only change in diet is I recently gave him some lettuce. Otherwise
nothing's changed. Do you have any idea what's causing the sore
and what I need to do?
My access to treatments here is quite limited and I can't get water
test kits to give you any values!
<Finrot is almost always down to water quality, so at minimum you
need to have the nitrite and pH tested. Goldfish need hard, basic
water, so a pH around 7.5 is good. Soft water isn't at all good for
them, and should be hardened before use, for example by using a quarter
to half dose of a Rift Valley salt mix (which is easy to make and costs
As for nitrite and ammonia, these should be zero.>
I've done a 20-30% water change about every other day for the last
Re: Further goldfish problems :(
Fabulous! Thanks so much. I have an old test kit but I don't really
believe what it tells me. Can I have Finrot if the stats are pH7, NO2
0-0.3 (lowest category it can show), KH 2?
<Sure. Indeed, the carbonate hardness (KH) is so low, that you
likely have soft water. This is common in some parts of the UK, notably
Cornwall, West Wales, much of Scotland. Really anywhere not on
limestone or chalk.
Goldfish hate soft water. Harden the water using a Rift Valley salt
mix, which as indicated in the last e-mail, is easy to make and costs
pennies a month.>
I think it must be past its sell by date... or maybe the softness is
the real culprit behind these recurring problems?
<In part, likely yes.>
I'll treat with Ektol for Finrot/ulcers but it kills the filter
bacteria- back to square 1. Again!
<Used correctly shouldn't kill filter bacteria. Cheers,
Ryukin in trouble, admonition of worth re "salt
Greetings, Guardians Aquatic,
I have two young fancies (>3") in a 20 gallon tank, well
aerated with a HOB filter meant for a tank twice the size to give
them a high turnover rate and decent current.
<While acceptable for now, do understand adult Goldfish will
make a 20 gallon tank very messy, by which I mean murky water and
high in maintenance. If at all possible, upgrade this tank to
something 50% larger.>
They have been healthy and spry for many months in a well-loved,
previously established tank (0 NO2, 0 NH4, >10 NO3).
Temperature in the high 60s, low 70s, fluctuates a little when it
gets cold at night, but never drops below 67 or so. 25% water
changes twice a month.
The water in So California is hard out of the tap, and I add a
homeopathic dose of aquarium salt: 1 tsp/ gal.
<Do understand homeopathy -- when it works at all -- works via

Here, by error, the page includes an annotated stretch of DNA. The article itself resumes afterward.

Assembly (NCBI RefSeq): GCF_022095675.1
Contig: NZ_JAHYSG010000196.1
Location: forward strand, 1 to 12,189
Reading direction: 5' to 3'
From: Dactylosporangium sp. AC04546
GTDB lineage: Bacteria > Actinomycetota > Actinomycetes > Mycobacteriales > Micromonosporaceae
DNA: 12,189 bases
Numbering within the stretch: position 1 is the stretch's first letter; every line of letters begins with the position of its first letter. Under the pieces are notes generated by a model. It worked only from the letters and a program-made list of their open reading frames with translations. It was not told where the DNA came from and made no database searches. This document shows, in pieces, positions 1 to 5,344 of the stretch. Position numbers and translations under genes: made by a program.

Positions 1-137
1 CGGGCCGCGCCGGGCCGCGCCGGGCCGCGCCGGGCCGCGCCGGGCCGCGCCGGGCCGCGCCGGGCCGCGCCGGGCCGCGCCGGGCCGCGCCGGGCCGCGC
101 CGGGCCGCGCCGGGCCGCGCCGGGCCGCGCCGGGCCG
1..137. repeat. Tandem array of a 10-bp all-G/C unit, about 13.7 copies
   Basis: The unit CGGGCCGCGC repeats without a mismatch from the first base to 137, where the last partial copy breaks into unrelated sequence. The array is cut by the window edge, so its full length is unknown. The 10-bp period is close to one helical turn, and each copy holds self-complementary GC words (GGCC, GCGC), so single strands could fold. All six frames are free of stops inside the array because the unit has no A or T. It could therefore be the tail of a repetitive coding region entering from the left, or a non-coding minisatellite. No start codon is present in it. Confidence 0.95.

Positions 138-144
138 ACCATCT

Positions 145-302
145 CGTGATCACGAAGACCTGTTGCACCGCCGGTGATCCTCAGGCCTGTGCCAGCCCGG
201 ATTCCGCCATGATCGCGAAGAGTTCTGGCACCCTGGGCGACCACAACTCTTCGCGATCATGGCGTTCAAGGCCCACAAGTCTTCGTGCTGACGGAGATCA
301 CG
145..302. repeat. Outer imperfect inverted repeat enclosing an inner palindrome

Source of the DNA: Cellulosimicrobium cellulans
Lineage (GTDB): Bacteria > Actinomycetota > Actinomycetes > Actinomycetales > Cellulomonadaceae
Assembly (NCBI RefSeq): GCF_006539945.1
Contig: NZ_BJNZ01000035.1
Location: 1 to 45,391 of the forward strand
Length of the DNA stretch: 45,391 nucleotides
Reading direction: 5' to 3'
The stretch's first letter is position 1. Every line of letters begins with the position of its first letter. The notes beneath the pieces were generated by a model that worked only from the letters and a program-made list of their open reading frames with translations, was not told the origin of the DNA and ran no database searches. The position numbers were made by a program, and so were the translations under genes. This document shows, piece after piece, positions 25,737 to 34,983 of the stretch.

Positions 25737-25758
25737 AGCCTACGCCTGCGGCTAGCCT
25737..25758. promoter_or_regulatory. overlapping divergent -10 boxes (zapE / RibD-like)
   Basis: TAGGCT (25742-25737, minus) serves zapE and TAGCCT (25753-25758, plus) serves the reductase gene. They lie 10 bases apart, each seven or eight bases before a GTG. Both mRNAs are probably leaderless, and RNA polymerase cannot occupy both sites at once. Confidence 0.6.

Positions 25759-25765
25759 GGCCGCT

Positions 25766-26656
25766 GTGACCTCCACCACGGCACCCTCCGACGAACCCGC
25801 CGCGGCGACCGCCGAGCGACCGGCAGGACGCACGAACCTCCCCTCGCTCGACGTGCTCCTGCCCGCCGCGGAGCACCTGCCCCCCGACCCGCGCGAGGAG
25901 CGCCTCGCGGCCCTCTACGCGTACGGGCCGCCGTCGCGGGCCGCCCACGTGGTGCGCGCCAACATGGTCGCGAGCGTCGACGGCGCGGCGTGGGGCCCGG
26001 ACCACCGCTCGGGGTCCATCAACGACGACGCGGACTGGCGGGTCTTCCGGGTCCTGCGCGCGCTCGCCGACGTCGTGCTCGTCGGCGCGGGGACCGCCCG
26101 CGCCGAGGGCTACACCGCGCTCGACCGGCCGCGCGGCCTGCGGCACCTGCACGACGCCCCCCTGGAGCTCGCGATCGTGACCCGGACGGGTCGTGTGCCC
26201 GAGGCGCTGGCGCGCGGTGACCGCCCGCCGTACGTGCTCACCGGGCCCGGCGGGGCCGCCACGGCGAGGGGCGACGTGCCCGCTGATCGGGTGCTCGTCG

the placebo effect. For obvious reasons, that isn't going to
work with animals, since they have no idea you're adding salt
and it's going to make them feel better. Indeed, the addition
of tiny amounts of salt to freshwater aquaria is completely
pointless. Try asking someone why salt helps. You'll get lots
of arm waving about raising hardness (which it doesn't do)
and steadying pH (which it doesn't do either). Maybe
something about improving their electrolyte balance (try asking
them what electrolytes are) or maybe even something about the
slime layer on their skin getting thicker (try asking why
that's helpful). What I'm saying is that the whole salt
thing is completely misunderstood by a huge section of the hobby,
largely those without much of a science education I suspect. Salt
detoxifies nitrite and nitrate, so can be useful in the short
term to get fish through, for example, the cycling process. Salt
can also be used to deal with certain parasites, either added to
the tank (as in the case of Ick) or as a strong salt solution dip
(as used to weaken skin flukes before manually removing them).
Marine salt mix, as opposed to aquarium salt, can be used to
raise pH and hardness levels, but only when salt-tolerant fish
species are being used, typically livebearers, some killifish,
and of course brackish water fish. In all other situations, the
routine use of salt is at best a waste of money, or otherwise a
potential stress factor. Regular Goldfish actually have quite a
high tolerance of brackish water, Fancy Goldfish perhaps less so,
but in any event they DO NOT need salt.>
They eat mostly sushi Nori, with peas once a week and
"Emerald Entree" frozen food once a week. Sometimes
other blanched greens from the fridge or bloodworms once in a
blue moon if I cut off too much for my Betta.
My Black Moor is perfectly healthy if his outward signs are
My Ryukin, however, started showing signs of lethargy about a
week ago, so I started keeping an eye on her. I noticed that the
Moor was interacting with her oddly, doing something I've
never seen goldies do before - he'd
nudge under her and then sorta push her upwards, toward the
surface, like dolphins do to sick buddies and drowning
<Be careful not to anthropomorphise.>
No nipping, just nudging. Spawning behavior perhaps?